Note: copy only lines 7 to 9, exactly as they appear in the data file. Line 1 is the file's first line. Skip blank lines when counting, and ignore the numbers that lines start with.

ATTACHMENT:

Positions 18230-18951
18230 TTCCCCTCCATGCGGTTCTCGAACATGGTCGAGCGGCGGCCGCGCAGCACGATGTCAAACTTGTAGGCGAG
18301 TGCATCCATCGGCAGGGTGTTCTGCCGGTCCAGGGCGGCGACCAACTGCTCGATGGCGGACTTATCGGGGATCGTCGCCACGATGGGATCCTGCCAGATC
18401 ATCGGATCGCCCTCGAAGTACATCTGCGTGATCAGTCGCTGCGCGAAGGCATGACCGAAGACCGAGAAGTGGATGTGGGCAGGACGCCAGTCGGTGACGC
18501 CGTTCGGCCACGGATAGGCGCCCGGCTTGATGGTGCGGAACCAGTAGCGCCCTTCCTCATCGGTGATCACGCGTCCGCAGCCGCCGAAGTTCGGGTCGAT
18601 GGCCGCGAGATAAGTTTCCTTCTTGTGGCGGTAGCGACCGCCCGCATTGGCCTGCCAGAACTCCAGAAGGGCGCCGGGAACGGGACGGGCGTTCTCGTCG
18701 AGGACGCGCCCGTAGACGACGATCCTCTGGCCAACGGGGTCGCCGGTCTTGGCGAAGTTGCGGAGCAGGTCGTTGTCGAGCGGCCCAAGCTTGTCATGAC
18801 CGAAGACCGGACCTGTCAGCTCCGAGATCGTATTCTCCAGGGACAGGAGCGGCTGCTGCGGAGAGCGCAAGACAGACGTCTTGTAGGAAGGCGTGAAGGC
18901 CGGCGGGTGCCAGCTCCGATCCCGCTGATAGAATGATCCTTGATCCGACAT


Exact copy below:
18701 AGGACGCGCCCGTAGACGACGATCCTCTGGCCAACGGGGTCGCCGGTCTTGGCGAAGTTGCGGAGCAGGTCGTTGTCGAGCGGCCCAAGCTTGTCATGAC
18801 CGAAGACCGGACCTGTCAGCTCCGAGATCGTATTCTCCAGGGACAGGAGCGGCTGCTGCGGAGAGCGCAAGACAGACGTCTTGTAGGAAGGCGTGAAGGC
18901 CGGCGGGTGCCAGCTCCGATCCCGCTGATAGAATGATCCTTGATCCGACAT